Two worlds, one Air Force

  • Published
  • By Staff Sgt. Melissa K. Mekpongsatorn
  • 23rd Wing Public Affairs
For almost 10 years now, I have devoted my life to the Air Force. In 2002, I made the spontaneous decision to join the military. I didn't put much thought into it and still to this day, I cannot remember exactly what made me do it, but I did.

I didn't know anyone in the Air Force or anything about the Air Force when I joined. When the time came for me to choose a job, I chose aerospace ground equipment, better known as AGE, with a little bit of persuasion from the recruiters at the Military Entrance Processing Station.

Being AGE was not the worst job and at least I had a job, but it was definitely not the job for me. I didn't mind so much getting greasy and smelly every day, but when the grease and smell don't wash off, it gets old.

I would have to wear colored nail polish over my nails on the weekends just to cover up the black grease that wouldn't come out of my finger nails.

The hours were long and sometimes really, really cold and other times extremely hot. I spent countless hours in the sun and almost just as many in the rain. But after nine years of being a maintainer, I decided to cross-train.

I thought a new job would require less hours and work would not be as physically demanding. I needed a change and I wanted something that would interest me every day. I was accepted to cross-train after nine years as an AGE mechanic. After all those years in the grease and grime, I left and headed to the Defense Information School at Fort Meade, Md., to become a "DINFOS-trained killer," or Public Affairs specialist.

Cross-training was scary. I left my comfort zone and went into a career that was the complete opposite of what I was familiar with.

I was already a staff sergeant and going back to technical training school was interesting. I won't bore you with the details of tech school, but I made it through. And not only did I change careers, I also got to permanently change duty stations.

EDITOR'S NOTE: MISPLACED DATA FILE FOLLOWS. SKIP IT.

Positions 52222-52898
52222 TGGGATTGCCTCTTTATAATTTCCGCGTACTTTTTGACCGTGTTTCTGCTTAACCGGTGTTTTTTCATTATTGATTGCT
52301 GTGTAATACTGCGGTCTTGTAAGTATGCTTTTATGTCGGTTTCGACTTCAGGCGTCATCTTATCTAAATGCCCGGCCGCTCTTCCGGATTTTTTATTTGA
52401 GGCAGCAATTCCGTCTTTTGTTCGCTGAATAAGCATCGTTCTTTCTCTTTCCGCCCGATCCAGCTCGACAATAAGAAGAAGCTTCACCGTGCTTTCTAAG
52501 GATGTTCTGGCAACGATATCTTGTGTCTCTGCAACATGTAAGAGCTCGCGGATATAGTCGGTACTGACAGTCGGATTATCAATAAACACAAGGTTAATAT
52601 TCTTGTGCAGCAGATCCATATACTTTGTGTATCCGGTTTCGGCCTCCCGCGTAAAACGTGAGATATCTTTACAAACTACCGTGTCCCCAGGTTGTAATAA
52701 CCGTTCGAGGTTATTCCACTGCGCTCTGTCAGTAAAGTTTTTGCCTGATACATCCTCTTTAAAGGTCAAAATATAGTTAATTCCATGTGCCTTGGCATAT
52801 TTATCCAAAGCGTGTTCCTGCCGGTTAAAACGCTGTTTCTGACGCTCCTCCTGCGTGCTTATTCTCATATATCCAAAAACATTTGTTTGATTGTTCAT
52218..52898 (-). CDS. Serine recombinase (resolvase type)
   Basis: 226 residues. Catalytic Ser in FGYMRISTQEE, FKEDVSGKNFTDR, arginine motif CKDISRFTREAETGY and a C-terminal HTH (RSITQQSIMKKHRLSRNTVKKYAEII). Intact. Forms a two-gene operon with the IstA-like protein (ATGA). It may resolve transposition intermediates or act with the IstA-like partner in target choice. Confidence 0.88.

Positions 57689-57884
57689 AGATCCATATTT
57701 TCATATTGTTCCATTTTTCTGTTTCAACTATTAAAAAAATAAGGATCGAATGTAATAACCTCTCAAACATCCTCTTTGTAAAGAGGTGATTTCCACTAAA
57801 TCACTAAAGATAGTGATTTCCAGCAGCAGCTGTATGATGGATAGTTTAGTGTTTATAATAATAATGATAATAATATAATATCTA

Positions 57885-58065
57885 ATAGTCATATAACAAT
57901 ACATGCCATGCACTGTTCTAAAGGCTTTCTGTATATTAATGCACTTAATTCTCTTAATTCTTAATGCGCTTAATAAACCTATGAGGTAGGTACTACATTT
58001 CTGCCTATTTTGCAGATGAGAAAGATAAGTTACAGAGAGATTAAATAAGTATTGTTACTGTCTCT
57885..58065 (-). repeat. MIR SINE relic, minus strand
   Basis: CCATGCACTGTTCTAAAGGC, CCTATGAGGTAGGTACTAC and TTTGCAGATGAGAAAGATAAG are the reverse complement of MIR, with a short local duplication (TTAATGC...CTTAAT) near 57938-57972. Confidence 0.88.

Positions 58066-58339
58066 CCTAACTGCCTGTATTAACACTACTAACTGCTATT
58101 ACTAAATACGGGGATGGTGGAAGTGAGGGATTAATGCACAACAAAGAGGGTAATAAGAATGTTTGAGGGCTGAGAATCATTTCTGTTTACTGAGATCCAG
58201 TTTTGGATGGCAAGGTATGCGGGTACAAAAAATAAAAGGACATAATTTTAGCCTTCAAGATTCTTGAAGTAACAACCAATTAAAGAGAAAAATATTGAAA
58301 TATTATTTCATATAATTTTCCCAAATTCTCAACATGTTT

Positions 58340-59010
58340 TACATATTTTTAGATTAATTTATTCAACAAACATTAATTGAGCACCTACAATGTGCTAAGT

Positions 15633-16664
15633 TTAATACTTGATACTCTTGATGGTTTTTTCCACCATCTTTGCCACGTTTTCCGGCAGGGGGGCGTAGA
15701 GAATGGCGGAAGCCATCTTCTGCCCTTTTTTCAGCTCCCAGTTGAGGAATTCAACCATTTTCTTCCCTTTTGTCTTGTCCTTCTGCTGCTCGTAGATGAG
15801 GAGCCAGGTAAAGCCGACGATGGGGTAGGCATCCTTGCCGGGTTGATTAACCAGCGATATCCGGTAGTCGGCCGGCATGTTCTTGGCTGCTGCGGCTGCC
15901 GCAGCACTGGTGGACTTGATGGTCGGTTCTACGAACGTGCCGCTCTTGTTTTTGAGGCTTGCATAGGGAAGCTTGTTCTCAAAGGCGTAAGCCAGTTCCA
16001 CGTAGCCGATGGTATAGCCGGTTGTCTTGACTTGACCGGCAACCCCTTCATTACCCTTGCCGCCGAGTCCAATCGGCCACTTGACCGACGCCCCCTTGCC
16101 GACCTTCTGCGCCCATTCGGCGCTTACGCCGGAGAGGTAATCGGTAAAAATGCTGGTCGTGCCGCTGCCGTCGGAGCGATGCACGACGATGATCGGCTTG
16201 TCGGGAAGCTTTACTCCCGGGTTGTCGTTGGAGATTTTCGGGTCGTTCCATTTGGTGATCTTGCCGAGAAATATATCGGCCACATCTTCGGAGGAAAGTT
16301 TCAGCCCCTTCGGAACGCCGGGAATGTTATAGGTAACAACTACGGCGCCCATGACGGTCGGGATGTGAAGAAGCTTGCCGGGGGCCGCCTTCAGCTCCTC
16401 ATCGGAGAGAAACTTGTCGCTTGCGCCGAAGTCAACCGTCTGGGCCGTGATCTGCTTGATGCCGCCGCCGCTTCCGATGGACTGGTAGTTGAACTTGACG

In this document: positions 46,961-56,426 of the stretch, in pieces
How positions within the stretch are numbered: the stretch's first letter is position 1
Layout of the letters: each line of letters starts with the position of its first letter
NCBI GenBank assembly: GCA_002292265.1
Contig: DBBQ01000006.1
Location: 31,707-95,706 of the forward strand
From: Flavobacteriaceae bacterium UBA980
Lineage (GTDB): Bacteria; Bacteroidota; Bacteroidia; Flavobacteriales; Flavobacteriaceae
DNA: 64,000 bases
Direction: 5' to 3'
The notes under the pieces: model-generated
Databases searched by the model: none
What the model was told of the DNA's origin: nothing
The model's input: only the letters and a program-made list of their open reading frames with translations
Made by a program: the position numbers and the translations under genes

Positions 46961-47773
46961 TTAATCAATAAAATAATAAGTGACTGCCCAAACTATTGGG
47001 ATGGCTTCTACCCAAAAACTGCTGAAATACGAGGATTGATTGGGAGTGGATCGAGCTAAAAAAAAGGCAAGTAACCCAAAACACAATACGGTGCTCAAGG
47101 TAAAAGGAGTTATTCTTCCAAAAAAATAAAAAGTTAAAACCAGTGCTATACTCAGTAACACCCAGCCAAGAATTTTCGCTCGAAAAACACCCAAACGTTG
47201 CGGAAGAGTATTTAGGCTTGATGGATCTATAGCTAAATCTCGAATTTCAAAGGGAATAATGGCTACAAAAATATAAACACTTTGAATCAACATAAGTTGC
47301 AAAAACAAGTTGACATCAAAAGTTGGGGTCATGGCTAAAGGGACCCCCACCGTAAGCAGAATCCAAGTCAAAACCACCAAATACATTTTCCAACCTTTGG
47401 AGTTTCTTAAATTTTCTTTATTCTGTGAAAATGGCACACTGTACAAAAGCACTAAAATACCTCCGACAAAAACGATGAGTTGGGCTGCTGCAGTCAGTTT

Coming to Moody, I didn't really have any expectations of what I thought things would be like because I had nothing to compare it to. So I went in with an open mind and tried to adapt the best I could. I learned that turning wrenches and writing stories have nothing in common, but the hours are at times just as long. And what I used to call the chair force, I have a new respect for.

I have now seen an entirely different side of the Air Force that as a maintainer, I would have never had the opportunity to see. I also now see that no matter the location of the job, we are all important to the operations in our Air Force.

I have had the chance to see two very different worlds in the Air Force and learned they are really a part of the same world. Because no matter if an Airman serves food or flies an aircraft, or if they work in an office or on the flight line, the job is important.

Most of all, I have learned that Public Affairs is just as vital to mission success. I am grateful for my experiences on the flight line. I learned a lot and made some great friends. Sometimes when this job becomes overwhelming, I imagine what it would be like if I was still an AGE ranger, but I must admit I am happy where the Air Force has taken me.